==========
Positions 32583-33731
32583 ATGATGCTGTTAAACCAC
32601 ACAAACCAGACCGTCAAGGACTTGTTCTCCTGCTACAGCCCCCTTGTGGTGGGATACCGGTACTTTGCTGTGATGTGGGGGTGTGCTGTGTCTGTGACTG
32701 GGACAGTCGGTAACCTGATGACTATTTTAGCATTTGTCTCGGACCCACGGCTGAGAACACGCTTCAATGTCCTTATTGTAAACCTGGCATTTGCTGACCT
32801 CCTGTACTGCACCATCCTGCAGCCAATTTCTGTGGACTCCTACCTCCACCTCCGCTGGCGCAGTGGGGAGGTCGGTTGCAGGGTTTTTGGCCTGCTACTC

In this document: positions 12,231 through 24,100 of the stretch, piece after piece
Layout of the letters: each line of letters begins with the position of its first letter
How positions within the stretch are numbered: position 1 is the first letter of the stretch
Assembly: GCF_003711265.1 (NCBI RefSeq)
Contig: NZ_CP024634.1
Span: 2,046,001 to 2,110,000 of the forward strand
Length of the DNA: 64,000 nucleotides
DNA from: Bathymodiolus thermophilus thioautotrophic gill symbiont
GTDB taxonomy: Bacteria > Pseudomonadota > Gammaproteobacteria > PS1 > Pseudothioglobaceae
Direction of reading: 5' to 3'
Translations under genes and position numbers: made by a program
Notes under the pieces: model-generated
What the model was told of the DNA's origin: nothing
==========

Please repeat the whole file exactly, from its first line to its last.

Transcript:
Positions 32583-33731
32583 ATGATGCTGTTAAACCAC
32601 ACAAACCAGACCGTCAAGGACTTGTTCTCCTGCTACAGCCCCCTTGTGGTGGGATACCGGTACTTTGCTGTGATGTGGGGGTGTGCTGTGTCTGTGACTG
32701 GGACAGTCGGTAACCTGATGACTATTTTAGCATTTGTCTCGGACCCACGGCTGAGAACACGCTTCAATGTCCTTATTGTAAACCTGGCATTTGCTGACCT
32801 CCTGTACTGCACCATCCTGCAGCCAATTTCTGTGGACTCCTACCTCCACCTCCGCTGGCGCAGTGGGGAGGTCGGTTGCAGGGTTTTTGGCCTGCTACTC

In this document: positions 12,231 through 24,100 of the stretch, piece after piece
Layout of the letters: each line of letters begins with the position of its first letter
How positions within the stretch are numbered: position 1 is the first letter of the stretch
Assembly: GCF_003711265.1 (NCBI RefSeq)
Contig: NZ_CP024634.1
Span: 2,046,001 to 2,110,000 of the forward strand
Length of the DNA: 64,000 nucleotides
DNA from: Bathymodiolus thermophilus thioautotrophic gill symbiont
GTDB taxonomy: Bacteria > Pseudomonadota > Gammaproteobacteria > PS1 > Pseudothioglobaceae
Direction of reading: 5' to 3'
Translations under genes and position numbers: made by a program
Notes under the pieces: model-generated
What the model was told of the DNA's origin: nothing